Hi everybody, we are implementing rule changes for steelhead fishing on the Clearwater River that you all should be aware of. First I will let you know what the rule changes are and then I will let you know why we made these changes.
Starting on the season opener (October 15, 2013), for the entire Clearwater River basin where steelhead fishing is allowed, the limit will be 1 adipose clipped steelhead, 2 in possession (see attachment).
In addition, from the mouth of the Clearwater River upstream to the Orofino Bridge including the North Fork Clearwater River, only adipose clipped steelhead less than or equal to 28 inches can be harvested.
These rules will apply for both the fall and spring seasons which means they will remain in effect through April 30, 2014 after which the steelhead season closes in the Clearwater River basin.
Obviously, with these rules, people will be needing to measure some of these fish to make sure they are legal. Here are my recommendations to minimize handling mortality. If the fish is clearly larger than 28 inches don’t take it out of the water unless you want to take a quick picture. For those fish close to 28 inches, put some marks on the outside of your boat that you can rest the fish against to check it’s length against (you may be able to do this without taking the fish out of the net). This will help prevent people from dropping a struggling fish in the bottom of their boat increasing the likelihood of handling mortality. For bank anglers, try to keep the fish in the water while measuring it. If you turn a steelhead upside down while in the water, it tends to remain calm allowing you to accurately measure this fish (this requires two of you though).
I imagine, for some of you, these rule changes have your blood boiling. Please bear with me and read on so you understand why we had to make these rule changes.
Typically, we collect about 80-90% of the Clearwater River basin’s steelhead brood stock at Dworshak Hatchery depending on how many fish we can collect during our localized brood stock efforts in the South Fork Clearwater River (collected by anglers) and at Kooskia Hatchery. Our total brood stock needs are around 2,000 fish which means we should trap around 1,700 fish at Dworshak Hatchery to be sure we meet our brood needs. In addition, the U.S. Fish and Wildlife Service is charged with conserving and perpetuating the NF Clearwater steelhead stock to the best of their ability, and a couple traits that they try to maintain in this steelhead population are a broad spectrum of return and spawn timing and a dominance of the 2-ocean life history. As such, we just don’t want to spawn any fish that arrives at the hatchery. We want to make sure we collect fish from early in the run and from late in the run. In addition, the majority (~95%) of steelhead we spawn are the 2 and 3-ocean fish (these fish tend to be greater than 28 inches) to make sure we maintain that larger size structure the Clearwater River basin is famous for. So, if you look at the table below, you will see we are forecasting (based on PIT tag returns at Bonneville Dam) a return of 1,948 2 and 3-ocean steelhead destined for Dworshak Hatchery. If we need 1,700 of these fish to make it to Dworshak Hatchery for brood purposes, that doesn’t leave much for tribal and non-tribal harvest. In fact, the only way we feel confident that we can get the necessary fish to Dworshak Hatchery is to restrict all harvest of these 2 and 3-ocean fish (those fish greater than 28 inches) as we know some of these fish will not make it to the hatchery for natural reasons (straying or natural mortality) and others will die from catch and release practices. Because we spawn very few of the 1-ocean fish, it makes sense that we allow them to be harvested and is the reason why you will be able to keep steelhead less than or equal to 28 inches downstream of Orofino Bridge including the North Fork. Notice that about 40% of the steelhead returning to Dworshak Hatchery will be 1-ocean fish. Very few (< 10%) of the Dworshak released fish venture upstream of the Orofino Bridge and is why upstream of this location we will allow harvest of all sizes of steelhead.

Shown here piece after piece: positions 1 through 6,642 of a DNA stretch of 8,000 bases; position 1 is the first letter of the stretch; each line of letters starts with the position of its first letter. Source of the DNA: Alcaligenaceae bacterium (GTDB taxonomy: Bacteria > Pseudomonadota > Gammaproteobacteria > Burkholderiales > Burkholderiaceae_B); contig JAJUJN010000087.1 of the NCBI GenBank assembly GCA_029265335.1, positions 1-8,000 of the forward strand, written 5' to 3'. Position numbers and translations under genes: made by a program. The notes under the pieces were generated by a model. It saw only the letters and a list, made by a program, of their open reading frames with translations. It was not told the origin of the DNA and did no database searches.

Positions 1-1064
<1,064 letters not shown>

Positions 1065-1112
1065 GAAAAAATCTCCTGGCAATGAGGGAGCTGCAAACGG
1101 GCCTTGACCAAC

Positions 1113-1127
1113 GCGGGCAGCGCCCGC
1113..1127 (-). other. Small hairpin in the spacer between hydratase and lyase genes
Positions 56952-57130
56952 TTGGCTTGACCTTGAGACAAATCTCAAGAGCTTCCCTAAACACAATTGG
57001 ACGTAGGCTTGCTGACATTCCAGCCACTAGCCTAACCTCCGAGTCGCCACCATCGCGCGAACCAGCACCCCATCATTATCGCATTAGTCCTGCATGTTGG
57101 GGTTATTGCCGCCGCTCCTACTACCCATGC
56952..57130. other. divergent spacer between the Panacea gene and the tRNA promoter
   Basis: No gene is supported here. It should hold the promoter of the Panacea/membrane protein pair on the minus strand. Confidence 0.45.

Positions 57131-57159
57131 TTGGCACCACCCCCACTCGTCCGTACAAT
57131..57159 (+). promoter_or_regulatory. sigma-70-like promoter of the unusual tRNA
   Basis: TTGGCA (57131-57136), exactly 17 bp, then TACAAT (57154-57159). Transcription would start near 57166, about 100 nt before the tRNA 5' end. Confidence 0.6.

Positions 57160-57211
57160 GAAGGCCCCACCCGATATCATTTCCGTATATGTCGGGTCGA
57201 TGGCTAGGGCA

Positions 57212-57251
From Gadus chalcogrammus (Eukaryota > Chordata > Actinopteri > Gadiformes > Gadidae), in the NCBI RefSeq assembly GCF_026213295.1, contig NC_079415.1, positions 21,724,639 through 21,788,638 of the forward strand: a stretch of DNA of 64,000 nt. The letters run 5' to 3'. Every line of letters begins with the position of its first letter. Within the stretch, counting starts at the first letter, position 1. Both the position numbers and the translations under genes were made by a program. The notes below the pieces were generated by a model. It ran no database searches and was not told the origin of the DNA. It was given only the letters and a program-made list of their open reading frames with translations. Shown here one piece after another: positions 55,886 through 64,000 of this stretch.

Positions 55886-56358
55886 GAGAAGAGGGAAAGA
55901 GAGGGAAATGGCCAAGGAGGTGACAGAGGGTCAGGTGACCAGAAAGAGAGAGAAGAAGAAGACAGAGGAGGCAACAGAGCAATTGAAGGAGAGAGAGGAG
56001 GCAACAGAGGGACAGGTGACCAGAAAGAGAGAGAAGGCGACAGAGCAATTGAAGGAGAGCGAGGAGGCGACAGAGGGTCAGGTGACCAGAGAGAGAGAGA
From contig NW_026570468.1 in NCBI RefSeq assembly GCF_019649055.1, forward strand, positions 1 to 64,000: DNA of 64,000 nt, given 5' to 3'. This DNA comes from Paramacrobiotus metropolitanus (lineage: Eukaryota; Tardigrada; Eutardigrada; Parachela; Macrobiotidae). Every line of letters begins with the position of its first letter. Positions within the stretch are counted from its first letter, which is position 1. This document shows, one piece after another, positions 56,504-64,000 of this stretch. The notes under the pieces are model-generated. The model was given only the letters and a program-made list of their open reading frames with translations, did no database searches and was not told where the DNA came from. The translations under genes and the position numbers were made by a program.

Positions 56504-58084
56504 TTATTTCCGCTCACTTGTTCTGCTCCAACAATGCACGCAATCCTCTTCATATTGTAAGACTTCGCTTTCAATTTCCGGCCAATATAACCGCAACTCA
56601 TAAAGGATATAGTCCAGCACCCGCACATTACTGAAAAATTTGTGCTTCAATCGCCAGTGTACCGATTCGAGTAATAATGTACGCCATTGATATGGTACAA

If you are wondering how this Dworshak hatchery return compares to past returns, the table below shows the returns of 2 and 3-ocean fish since the 1994-5 run year. You will notice that this year’s run (1,948 fish) is projected to be less than half the previous low for these years. For the 1994-5 run we had a 2-fish limit with no size restrictions and Dworshak Hatchery did not meet its brood needs that year (500 fish short). For the 1995-6 run, we implemented catch-and-release rules through Dec 31 and Dworshak Hatchery exceeded its brood needs by almost 2,000 fish (evidence that restrictive rules can make a big difference). Since the 1995-6 run year, the daily limit for the fall steelhead fishery has been 2 fish with no size restriction – until now. We met our brood needs every one of those years. Over these years, the data suggest we harvest anywhere from 40 to 70% of the fish that enter the fishery and it seems that during the smaller runs we tend to harvest a higher percent of the fish.
One last thing I will leave you with. Many of you may chose not to fish the Clearwater River this year due to the projected low return and restrictive rules, but let me remind you that often when fishing pressure is low catching can be quite good even during low run years. Larry Barrett told me many times about his favorite day of steelhead fishing. It actually occurred in the winter of 1995 when only catch-and-release fishing was allowed due to the low run size. He caught over 30 steelhead on that particular day without hardly seeing another person. And although he had to release all of the fish he caught, this incredible memory lasted with him until the day he died. - Joe DuPont, Clearwater Region Fishery Manager